Feature of the Week

July 30, 2012 12:03 am

Business plans present a vision for the future

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The FT/Sightsavers MBA Challenge targets children and young people in developing countries
Sightsavers©Charlie Bibby

Eyes on the future: an eye screening at the Intervida school which serves the Jahuchar Hajaribag slum, Dhaka

In a recent MBA blog post on FT.com, a Ghanaian student from the European School of Management and Technology, in Germany, was fired up by a comment from Barack Obama, US president: “ ... I have come here, to Ghana, for a simple reason: the 21st century will be shaped by what happens not just in Rome or Moscow or Washington, but by what happens in Accra as well ... ”

The student, Ernest Kwame Gyimah wholeheartedly agrees. He is convinced that there is no better time to implement sustainable businesses in Africa and wants to use his MBA to help achieve this.

He is not alone. A changing mindset among MBA students and professors alike means that social entrepreneurship is making its way to the top of the business school agenda. In particular, students are honing their skills through a plethora of competitions and challenges with social innovation as the theme.

In January 2012 the FT launched its own MBA Challenge in collaboration with Sightsavers, an international charity which works with partners to eliminate avoidable blindness and the FT’s chosen charity for its 2011-2012 appeal.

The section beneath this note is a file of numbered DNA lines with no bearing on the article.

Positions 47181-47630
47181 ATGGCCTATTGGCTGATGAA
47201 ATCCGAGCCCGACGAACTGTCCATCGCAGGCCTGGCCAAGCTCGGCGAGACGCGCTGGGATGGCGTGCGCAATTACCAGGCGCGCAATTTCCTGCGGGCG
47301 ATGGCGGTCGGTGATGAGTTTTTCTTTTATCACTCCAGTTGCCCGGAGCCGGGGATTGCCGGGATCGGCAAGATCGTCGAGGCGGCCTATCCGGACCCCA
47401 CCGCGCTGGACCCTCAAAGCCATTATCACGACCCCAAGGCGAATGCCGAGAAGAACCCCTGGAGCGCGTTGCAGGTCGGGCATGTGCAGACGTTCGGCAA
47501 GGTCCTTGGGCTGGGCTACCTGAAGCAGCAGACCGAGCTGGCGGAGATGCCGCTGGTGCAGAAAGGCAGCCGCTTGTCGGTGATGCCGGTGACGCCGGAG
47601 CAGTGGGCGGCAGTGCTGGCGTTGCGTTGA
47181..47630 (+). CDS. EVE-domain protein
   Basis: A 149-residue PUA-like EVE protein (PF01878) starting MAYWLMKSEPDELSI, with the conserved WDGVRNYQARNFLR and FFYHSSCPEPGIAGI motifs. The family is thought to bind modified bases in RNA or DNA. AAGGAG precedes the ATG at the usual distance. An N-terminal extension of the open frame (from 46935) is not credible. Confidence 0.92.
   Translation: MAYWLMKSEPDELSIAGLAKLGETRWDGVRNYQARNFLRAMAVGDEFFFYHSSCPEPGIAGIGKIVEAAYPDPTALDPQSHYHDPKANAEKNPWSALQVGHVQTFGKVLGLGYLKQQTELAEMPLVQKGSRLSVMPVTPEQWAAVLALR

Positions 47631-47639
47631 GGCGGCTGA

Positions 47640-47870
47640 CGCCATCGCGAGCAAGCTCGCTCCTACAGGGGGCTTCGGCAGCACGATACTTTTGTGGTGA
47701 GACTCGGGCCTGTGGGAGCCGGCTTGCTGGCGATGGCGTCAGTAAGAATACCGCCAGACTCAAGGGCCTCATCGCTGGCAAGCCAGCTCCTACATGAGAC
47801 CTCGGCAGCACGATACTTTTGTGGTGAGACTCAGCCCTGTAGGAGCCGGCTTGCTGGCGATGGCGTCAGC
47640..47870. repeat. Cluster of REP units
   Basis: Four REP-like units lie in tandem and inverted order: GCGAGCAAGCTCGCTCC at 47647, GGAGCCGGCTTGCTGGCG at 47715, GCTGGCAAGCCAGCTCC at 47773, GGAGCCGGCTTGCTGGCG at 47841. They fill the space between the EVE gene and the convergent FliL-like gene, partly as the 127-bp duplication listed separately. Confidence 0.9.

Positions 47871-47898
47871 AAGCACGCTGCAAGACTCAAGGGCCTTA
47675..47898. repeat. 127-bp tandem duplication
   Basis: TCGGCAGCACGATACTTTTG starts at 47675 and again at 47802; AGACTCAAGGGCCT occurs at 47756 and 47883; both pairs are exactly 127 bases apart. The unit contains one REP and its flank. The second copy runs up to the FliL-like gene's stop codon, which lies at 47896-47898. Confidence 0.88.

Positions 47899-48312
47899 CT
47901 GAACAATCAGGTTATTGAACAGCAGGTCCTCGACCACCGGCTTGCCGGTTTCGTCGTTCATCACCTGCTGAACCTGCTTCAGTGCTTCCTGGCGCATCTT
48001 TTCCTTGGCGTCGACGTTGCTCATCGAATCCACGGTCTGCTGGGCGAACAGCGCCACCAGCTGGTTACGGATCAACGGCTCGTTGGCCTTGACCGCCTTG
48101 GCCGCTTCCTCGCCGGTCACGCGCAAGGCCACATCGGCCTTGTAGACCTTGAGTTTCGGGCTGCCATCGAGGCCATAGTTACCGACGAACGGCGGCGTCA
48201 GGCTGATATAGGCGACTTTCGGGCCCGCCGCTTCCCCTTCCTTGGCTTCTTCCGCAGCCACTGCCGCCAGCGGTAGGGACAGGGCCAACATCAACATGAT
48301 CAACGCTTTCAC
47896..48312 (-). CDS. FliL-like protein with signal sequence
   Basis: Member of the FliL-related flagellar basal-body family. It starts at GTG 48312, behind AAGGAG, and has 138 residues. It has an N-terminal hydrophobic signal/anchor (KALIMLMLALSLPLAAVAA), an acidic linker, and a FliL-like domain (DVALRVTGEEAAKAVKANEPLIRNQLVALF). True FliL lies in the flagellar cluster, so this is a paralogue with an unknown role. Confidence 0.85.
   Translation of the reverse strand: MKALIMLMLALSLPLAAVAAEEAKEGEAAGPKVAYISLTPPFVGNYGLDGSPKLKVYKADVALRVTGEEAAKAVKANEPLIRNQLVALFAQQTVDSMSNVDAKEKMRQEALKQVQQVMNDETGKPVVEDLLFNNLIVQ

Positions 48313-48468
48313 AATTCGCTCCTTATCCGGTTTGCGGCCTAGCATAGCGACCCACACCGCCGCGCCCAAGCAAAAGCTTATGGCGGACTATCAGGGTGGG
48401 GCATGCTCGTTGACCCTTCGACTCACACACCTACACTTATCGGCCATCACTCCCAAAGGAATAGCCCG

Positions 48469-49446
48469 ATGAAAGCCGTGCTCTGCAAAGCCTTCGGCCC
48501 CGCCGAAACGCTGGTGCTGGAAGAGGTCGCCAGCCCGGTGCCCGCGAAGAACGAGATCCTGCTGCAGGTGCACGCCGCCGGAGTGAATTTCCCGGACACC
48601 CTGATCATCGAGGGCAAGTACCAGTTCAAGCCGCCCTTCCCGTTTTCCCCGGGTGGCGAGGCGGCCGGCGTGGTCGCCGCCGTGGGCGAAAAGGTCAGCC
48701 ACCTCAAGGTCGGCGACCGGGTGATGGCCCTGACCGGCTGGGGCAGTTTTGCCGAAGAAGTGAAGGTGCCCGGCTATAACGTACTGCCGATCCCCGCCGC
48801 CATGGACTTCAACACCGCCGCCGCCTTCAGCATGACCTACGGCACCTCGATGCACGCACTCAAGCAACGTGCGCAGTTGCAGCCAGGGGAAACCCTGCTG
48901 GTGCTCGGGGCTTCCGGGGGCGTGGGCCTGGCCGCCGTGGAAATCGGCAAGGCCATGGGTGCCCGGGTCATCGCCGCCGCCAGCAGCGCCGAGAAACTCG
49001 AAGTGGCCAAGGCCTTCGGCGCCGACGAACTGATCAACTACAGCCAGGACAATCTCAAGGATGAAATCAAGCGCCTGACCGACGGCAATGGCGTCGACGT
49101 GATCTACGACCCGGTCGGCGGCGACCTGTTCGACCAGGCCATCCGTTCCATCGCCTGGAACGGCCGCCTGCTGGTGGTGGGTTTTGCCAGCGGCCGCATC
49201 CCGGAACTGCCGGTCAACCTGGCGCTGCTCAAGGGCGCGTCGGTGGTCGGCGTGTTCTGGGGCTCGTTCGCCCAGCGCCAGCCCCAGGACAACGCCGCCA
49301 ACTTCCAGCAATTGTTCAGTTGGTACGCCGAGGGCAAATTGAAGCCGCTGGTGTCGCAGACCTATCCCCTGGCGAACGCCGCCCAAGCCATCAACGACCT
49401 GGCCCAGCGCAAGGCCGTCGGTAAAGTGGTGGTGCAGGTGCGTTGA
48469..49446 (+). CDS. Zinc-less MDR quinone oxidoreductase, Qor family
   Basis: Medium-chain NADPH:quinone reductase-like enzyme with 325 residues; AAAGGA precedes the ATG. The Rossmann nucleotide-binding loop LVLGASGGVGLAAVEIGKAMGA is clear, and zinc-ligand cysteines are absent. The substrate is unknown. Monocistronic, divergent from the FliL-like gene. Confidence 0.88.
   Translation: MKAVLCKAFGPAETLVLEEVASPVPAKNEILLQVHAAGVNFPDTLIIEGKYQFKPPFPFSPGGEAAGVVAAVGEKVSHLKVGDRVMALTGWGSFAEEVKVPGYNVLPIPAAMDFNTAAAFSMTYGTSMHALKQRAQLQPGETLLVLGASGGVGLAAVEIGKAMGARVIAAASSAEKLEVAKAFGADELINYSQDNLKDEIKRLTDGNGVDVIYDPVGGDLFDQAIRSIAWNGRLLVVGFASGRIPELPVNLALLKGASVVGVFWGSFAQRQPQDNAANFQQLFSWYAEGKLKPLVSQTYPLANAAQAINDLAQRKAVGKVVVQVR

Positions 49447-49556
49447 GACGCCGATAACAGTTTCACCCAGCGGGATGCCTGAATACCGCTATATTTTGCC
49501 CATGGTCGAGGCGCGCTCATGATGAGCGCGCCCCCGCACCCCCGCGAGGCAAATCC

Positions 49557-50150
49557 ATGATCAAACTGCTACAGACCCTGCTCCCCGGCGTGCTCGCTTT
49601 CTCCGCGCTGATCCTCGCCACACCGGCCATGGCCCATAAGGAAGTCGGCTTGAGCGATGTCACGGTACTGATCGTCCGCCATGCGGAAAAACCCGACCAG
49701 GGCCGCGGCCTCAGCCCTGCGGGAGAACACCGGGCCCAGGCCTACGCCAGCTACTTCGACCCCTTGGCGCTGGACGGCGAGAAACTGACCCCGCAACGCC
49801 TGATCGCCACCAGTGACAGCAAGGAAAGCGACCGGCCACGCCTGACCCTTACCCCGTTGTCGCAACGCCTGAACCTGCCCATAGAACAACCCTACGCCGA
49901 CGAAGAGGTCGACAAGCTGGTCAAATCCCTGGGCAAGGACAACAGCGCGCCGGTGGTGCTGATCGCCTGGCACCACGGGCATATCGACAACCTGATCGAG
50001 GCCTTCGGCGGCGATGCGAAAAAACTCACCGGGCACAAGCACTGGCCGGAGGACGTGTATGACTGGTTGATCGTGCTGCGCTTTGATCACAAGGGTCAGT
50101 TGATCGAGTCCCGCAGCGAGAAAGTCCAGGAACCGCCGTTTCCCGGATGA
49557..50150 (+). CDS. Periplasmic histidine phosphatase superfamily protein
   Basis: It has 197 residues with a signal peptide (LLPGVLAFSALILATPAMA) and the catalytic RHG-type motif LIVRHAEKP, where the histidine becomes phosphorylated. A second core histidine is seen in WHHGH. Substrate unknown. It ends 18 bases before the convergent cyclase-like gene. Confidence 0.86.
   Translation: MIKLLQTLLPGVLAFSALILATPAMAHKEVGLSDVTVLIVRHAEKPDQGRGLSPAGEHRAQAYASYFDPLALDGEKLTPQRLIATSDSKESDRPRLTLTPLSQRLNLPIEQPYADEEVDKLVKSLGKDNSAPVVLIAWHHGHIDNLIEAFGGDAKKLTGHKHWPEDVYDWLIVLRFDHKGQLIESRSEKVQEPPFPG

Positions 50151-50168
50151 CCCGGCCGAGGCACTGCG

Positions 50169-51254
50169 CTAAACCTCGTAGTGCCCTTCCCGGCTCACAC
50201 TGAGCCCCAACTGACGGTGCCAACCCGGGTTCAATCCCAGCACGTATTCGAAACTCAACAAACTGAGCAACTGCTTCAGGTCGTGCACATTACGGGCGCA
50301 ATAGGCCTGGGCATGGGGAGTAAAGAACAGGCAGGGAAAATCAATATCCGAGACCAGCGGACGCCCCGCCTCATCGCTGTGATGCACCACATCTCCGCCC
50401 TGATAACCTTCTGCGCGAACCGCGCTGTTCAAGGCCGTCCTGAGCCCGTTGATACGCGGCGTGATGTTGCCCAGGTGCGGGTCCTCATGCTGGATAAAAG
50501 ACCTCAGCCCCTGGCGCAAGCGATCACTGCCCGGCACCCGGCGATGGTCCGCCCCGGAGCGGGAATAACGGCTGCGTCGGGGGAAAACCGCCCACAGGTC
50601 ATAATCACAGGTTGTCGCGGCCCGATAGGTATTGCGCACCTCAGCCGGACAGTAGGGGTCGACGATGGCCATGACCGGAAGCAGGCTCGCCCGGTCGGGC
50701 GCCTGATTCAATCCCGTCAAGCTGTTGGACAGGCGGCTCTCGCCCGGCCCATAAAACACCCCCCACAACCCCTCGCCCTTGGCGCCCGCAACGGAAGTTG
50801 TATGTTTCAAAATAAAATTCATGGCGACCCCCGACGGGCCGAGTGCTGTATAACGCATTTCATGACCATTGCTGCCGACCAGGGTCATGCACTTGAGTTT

Groups of students from three continents were set the challenge of developing a business plan to market spectacles to young people in one or more developing country in Africa or Asia. Each team had to include at least one MBA student, but students from other disciplines such as medicine and health could also participate, as demonstrated by the six teams shortlisted for the final stage of the challenge.

Students representing 21 institutions, including 16 business schools have been shortlisted.

“Now people are going to business school with the intention of making a difference,” says Marc Low, an MBA student from the University of Cape Town Graduate School of Business in South Africa, who is participating in the FT challenge. Having worked in finance and investment before his MBA, Mr Low applied to business school and has entered the challenge because he wants to broaden his perspective.

His classmate and FT challenge team mate, Bruce Longmore, has a similar mindset. A medical doctor, he has a passion for public health in developing countries and hopes that his business school education will give him a broader understanding of people management. He and Mr Low with five other students, including those from other disciplines, are part of the team 2020 Vision for Change. .

For the final stage of the challenge, each team must submit a comprehensive business plan. As glasses are not yet commonly available in many developing countries, many young people are anxious about wearing them for fear of looking different or being teased. In the majority of cases they stop wearing them, with the consequent negative impact on their education.

“I come from a small town in India so I understand the stigma attached to wearing glasses [that] people still have,” says Pankaj Arora, an MBA student from Cranfield School of Management in the UK.

Mr Arora entered the FT challenge with The Glass Strangers Team because he has been keen to work in the private and public sector since working as a fund raiser for the Red Cross.

“To make change, there has to be a combined effort between NGOs and private companies,” he says.

The winner of the FT MBA Challenge will be announced in October 2012. The remaining teams will be profiled in the FT throughout August.